Simons Foundation Presidential Lectures are free public colloquia centered on four main themes: Biology, Physics, Mathematics and Computer Science, and Neuroscience and Autism Science. These curated, high-level scientific talks feature leading scientists and mathematicians and are intended to foster discourse and drive discovery among the broader NYC-area research community. We invite researchers in the area — as well as interested members of the metropolitan public — to join us for this weekly lecture series.
Transcriptional networks operate dynamically in vivo, but capturing and modeling these dynamics is an experimental and computational challenge. This presentation focuses on time — building predictive network models based on time-series transcriptome data, and perturbing transcription networks in time. The outcome is a dynamic hit-and-run transcription model with relevance across eukaryotes.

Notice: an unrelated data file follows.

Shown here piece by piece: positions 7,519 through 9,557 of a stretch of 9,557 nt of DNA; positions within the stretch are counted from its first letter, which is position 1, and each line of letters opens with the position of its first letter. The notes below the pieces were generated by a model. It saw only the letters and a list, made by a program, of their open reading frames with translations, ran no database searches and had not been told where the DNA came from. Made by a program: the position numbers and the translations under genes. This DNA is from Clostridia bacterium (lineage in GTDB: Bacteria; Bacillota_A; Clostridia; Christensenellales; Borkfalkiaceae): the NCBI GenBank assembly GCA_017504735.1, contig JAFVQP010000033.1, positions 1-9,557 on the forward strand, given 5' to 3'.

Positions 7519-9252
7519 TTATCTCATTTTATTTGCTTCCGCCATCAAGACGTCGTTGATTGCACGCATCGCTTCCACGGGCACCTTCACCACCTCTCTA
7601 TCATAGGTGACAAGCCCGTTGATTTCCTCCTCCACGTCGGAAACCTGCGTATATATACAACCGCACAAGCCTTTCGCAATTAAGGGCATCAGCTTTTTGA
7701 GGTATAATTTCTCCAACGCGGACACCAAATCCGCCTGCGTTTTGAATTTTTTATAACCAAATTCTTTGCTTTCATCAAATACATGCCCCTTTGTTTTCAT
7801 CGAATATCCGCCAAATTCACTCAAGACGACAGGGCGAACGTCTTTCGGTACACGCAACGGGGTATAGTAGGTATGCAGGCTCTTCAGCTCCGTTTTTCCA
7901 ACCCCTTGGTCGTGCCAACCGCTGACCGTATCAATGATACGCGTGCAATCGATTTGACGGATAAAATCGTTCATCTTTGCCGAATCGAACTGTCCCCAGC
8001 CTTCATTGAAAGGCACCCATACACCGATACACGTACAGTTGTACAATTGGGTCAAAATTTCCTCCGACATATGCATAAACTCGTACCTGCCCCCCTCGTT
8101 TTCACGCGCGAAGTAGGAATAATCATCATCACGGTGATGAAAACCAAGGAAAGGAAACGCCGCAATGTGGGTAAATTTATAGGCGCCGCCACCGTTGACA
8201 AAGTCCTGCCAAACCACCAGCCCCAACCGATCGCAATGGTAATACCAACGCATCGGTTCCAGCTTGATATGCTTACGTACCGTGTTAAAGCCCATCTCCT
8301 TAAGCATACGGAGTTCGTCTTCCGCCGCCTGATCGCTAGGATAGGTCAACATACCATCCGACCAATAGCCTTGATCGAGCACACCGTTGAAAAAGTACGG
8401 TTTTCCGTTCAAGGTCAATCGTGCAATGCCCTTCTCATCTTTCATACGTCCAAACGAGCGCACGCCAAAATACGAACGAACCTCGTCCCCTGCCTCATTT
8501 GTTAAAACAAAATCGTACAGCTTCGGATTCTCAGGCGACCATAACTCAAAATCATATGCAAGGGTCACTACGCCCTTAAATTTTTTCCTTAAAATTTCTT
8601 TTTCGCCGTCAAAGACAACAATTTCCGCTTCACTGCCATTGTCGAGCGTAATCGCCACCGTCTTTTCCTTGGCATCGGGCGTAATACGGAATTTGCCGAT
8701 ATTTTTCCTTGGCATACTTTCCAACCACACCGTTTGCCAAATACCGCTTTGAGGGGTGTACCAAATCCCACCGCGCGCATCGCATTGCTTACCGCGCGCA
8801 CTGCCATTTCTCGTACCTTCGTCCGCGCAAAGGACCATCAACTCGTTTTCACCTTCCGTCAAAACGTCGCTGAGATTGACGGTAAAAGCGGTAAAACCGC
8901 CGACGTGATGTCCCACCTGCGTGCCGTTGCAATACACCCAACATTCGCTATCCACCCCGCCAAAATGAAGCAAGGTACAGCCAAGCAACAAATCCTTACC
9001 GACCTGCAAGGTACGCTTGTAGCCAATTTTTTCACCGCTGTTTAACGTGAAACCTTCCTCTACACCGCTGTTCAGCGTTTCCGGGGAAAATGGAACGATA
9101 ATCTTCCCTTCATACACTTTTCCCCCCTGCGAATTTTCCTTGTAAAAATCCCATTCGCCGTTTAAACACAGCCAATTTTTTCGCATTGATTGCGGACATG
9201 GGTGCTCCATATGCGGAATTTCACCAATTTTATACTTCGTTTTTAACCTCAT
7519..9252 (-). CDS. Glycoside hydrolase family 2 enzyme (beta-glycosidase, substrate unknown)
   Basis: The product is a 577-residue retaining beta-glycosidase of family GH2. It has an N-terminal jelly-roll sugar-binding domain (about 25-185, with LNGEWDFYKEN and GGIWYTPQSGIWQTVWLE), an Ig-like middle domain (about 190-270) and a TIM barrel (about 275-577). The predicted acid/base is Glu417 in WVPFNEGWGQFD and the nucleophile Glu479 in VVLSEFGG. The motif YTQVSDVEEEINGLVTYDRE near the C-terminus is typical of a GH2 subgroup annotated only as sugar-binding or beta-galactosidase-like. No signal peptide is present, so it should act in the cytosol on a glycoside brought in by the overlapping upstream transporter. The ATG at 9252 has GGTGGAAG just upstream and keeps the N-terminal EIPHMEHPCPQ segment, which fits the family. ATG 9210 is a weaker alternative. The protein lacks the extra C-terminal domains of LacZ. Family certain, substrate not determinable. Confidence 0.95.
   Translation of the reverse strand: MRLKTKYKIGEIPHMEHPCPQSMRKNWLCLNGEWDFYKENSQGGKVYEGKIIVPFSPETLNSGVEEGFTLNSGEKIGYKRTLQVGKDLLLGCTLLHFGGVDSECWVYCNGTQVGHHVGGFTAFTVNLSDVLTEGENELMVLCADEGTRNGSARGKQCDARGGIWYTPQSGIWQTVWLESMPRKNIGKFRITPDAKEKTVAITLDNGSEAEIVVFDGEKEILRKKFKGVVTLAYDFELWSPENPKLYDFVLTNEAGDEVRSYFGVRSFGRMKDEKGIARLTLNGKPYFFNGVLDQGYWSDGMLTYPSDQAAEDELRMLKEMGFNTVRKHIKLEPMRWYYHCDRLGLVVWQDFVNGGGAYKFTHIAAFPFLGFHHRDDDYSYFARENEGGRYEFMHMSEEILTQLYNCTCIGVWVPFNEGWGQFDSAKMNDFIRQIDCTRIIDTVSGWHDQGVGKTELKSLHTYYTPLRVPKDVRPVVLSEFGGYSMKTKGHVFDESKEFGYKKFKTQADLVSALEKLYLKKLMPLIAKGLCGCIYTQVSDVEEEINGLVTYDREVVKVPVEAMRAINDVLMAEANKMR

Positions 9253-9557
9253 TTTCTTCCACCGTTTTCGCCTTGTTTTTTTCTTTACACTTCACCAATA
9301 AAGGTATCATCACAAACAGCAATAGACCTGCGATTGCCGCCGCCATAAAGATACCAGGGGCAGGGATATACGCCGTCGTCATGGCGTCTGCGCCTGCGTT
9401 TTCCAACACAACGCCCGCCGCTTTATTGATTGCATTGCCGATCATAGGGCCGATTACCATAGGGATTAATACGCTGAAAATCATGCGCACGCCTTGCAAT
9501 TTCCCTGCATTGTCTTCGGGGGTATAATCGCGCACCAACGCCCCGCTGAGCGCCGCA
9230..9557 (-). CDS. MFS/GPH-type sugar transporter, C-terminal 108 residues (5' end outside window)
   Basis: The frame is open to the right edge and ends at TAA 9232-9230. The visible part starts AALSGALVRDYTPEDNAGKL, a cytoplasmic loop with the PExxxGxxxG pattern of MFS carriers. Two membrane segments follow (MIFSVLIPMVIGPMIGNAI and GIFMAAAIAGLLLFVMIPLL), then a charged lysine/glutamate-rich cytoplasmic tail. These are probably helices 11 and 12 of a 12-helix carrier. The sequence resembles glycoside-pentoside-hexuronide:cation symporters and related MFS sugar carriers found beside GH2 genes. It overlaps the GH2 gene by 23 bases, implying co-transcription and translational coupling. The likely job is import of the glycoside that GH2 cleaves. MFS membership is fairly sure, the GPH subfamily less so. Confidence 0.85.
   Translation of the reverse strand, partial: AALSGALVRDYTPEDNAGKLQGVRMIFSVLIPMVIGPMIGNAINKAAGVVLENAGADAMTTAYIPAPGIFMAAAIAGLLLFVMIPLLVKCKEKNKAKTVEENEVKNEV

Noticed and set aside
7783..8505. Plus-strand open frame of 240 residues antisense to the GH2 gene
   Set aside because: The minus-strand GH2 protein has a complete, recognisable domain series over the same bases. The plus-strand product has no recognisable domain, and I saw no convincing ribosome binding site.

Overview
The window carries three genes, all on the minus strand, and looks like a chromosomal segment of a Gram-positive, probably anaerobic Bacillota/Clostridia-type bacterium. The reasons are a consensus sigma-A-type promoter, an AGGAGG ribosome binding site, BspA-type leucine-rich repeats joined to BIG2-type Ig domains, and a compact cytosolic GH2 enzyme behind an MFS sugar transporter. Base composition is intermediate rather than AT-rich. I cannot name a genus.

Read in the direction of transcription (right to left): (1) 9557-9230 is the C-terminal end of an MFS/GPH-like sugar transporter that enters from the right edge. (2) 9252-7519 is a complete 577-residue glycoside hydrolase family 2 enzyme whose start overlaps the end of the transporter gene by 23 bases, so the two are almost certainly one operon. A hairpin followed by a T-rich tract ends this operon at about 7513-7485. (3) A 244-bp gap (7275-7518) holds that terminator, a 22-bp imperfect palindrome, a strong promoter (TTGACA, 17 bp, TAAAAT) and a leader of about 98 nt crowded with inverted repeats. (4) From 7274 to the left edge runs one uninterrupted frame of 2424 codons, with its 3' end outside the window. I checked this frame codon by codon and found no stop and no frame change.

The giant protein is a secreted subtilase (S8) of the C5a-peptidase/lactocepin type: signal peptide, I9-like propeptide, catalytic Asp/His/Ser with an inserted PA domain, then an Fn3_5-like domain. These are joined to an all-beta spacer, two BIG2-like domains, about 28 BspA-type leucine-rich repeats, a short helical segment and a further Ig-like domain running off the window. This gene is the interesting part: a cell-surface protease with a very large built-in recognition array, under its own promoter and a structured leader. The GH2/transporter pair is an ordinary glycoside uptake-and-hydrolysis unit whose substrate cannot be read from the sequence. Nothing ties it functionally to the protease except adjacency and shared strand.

In this lecture, Dr. Gloria Coruzzi will probe dynamic transcription networks, computationally and experimentally. Using a machine-learning approach called Dynamic Factor Graph, fine-scale time-series transcriptome data is used to infer network models that were validated both in silico using left-out data, and experimentally. To explore the molecular basis for underlying dynamic transcription, a cell-based assay was developed to follow the mode of action of a transcription factor (TF) within one minute of nuclear entry. This uncovered genome-wide support for a hit-and-run mechanism of transcription, in which de novo transcription initiated by a transient TF “hit” persists after the TF has “run.”